Who the hell is Mr. Brockmann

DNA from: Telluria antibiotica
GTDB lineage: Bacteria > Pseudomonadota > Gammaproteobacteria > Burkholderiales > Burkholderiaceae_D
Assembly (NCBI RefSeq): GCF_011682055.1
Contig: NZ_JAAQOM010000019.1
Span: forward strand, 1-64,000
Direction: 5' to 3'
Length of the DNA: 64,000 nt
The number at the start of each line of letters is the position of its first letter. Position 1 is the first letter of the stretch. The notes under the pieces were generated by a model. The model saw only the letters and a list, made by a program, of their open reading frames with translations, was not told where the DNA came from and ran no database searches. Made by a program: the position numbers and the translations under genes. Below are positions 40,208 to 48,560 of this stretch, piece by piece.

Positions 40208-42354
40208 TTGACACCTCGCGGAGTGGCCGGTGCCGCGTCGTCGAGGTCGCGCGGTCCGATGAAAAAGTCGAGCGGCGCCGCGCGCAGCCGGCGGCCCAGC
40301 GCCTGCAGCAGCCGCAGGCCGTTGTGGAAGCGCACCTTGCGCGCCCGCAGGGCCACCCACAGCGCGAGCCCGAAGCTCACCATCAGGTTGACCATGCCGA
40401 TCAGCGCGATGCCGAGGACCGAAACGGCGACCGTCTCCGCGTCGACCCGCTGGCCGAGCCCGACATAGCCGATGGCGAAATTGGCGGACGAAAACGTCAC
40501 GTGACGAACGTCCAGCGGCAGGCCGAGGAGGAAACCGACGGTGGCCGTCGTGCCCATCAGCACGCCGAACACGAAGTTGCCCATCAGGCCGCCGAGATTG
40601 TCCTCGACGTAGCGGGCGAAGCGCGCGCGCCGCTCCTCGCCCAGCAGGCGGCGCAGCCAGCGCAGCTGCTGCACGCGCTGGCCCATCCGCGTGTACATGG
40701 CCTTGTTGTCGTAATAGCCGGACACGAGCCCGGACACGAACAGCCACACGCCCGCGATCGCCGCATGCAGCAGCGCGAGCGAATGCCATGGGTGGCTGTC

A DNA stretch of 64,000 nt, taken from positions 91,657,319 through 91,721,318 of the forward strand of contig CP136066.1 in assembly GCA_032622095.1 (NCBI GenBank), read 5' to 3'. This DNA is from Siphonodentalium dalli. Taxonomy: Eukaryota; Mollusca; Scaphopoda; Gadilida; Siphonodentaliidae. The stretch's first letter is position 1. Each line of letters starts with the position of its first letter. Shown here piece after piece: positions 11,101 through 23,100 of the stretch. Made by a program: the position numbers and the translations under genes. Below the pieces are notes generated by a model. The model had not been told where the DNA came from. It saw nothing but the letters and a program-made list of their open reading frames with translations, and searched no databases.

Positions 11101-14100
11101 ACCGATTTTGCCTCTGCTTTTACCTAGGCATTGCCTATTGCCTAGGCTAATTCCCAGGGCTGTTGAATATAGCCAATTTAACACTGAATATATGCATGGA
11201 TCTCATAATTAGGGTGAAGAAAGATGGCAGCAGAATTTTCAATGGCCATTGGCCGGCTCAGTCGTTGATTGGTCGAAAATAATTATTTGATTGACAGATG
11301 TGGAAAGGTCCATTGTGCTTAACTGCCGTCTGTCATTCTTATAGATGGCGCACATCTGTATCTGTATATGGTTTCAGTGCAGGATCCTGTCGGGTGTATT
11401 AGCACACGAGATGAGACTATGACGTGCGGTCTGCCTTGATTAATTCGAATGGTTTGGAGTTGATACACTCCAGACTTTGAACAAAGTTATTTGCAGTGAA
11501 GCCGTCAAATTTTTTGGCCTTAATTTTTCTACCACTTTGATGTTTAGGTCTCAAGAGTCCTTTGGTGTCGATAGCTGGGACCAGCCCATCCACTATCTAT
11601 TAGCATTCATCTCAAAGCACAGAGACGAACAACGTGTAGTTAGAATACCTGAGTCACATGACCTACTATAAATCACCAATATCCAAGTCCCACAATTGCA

‘Who the hell is Mr Brockmann?’ is an artistic research project exploring how national design, at the height of its success in the 1950s-60s, can somehow survive and continue to have an impact today. How can typesetting or a grid affect an entire community abroad? How can a typeface create anger and disdain? Which stories are hiding behind the success and failure of a design manifesto? In the end, is the contemporary scene still truly innovative or simply basking in past glories? How does cultural exchange provide new value to the field of graphic design? This research aims to celebrate dialogue and cooperation, but also to accept divergences and conflicts between the rich design scenes of the UK and Switzerland. A week-long research project will be run by Swiss graphic designer Demian Conrad in a tiny gallery space in Brick Lane, umlaut¨, in collaboration with the Swiss Cultural Fund UK, Blattler Ltd and Presence Switzerland. From this capsule Demian will take a journey through a design community living in London (British and Swiss), consisting of typographers, graphic designers, artists, curators, teachers, writers and many other practitioners active in this field. Demian will invite each guest to have an informal conversation at the gallery, so the space itself will act as a catalyst and a performative platform. Over a coffee and chocolate, the dialogues will highlight anecdotes, stories or perhaps scandals and jealousies in the relationship between these two opposing “islands”. Maybe the contamination of ideas and styles can go beyond the Alps and cross the English Channel as easily as a bottle of Rivella. Each day, every guest will bring a trace of their personal memories: a piece of typeface, a postcard, a little story, an article… This material will be reworked by Demian and displayed on the walls of the space, underlining connections and relations. Among the guests will be Richard Hollis, Michele Jannuzzi, Robin Kinross, Giovanna Lisignoli, Bruno Maag, Fraser Muggeridge, Adrian Shaughnessy and many others. The meetings between Demian and the guests are open to the public and part of the one-week research project. Each visitor will be able to enter the space and become an active actor in the performance; the serendipity and surprises are part of the journey and have their own aesthetic role to play. At the end of the research week the space will stay open as an installation piece, accessible to everyone for consultation until the end of the month. Visitors will also be able to add their own comments to the wall, enhancing the narrative aspect of the project. Perhaps, at the end of the month, a new ‘English style’ will take shape, attempting to subvert the hegemony of the insensitive Helvetica with the humanistic touch of Eric Gill.